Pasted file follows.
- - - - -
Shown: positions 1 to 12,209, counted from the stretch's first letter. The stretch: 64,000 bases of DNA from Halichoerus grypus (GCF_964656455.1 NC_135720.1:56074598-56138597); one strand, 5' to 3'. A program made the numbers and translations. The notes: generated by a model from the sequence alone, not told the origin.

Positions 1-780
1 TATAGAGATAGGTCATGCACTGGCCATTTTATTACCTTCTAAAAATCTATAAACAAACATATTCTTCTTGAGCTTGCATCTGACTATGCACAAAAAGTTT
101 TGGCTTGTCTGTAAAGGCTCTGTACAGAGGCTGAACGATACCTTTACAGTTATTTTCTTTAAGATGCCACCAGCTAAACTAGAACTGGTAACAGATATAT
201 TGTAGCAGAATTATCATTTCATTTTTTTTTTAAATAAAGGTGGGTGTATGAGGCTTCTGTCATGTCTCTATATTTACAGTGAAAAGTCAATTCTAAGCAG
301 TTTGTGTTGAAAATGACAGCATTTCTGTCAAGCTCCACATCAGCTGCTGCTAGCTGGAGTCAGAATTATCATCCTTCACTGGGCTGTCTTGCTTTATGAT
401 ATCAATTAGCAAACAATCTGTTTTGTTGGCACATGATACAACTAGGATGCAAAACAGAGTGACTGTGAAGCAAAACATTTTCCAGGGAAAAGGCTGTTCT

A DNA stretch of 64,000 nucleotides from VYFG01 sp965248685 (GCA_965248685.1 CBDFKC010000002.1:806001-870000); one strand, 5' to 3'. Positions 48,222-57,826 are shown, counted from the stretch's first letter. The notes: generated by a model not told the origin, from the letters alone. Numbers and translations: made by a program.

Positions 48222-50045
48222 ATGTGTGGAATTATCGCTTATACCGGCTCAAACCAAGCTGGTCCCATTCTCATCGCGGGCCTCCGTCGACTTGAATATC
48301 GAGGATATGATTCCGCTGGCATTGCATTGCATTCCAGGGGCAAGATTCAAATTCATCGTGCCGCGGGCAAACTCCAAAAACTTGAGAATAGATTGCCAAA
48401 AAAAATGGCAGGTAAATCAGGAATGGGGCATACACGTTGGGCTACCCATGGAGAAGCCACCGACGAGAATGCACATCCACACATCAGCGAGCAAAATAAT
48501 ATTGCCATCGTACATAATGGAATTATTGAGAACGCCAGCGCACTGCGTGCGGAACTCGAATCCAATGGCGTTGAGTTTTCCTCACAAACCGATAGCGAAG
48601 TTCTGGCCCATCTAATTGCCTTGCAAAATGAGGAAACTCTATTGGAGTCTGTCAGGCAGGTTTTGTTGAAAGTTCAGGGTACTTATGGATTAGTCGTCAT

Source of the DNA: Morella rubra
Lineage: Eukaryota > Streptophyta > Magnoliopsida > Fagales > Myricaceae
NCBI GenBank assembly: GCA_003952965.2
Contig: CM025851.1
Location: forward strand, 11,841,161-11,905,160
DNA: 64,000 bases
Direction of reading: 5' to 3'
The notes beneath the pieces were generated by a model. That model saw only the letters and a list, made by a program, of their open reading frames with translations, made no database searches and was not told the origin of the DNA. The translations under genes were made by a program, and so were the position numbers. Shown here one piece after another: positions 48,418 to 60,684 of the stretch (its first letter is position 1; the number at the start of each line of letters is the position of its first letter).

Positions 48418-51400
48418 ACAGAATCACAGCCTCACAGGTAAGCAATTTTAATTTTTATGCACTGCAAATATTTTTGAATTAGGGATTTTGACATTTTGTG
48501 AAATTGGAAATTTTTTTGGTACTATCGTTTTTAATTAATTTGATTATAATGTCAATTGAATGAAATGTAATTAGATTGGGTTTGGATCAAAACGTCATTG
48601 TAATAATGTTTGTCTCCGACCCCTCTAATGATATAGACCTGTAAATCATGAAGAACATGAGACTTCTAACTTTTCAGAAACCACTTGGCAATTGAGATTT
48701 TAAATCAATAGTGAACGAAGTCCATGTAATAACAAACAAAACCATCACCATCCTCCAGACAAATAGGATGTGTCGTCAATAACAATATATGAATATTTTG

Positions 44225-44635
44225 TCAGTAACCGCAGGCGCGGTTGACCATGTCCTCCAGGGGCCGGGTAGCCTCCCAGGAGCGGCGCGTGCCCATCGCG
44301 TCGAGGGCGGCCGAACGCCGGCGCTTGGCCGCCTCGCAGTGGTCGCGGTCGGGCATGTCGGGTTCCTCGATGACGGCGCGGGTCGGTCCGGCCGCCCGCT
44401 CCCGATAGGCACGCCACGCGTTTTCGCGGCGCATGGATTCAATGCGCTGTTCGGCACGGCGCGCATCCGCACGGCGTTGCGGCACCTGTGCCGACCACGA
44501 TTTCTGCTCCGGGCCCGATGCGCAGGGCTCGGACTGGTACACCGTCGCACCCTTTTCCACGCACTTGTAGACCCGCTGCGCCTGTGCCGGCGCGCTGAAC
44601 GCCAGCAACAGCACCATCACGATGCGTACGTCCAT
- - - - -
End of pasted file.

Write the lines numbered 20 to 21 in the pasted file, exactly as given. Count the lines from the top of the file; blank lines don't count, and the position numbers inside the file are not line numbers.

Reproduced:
DNA: 64,000 bases
Direction of reading: 5' to 3'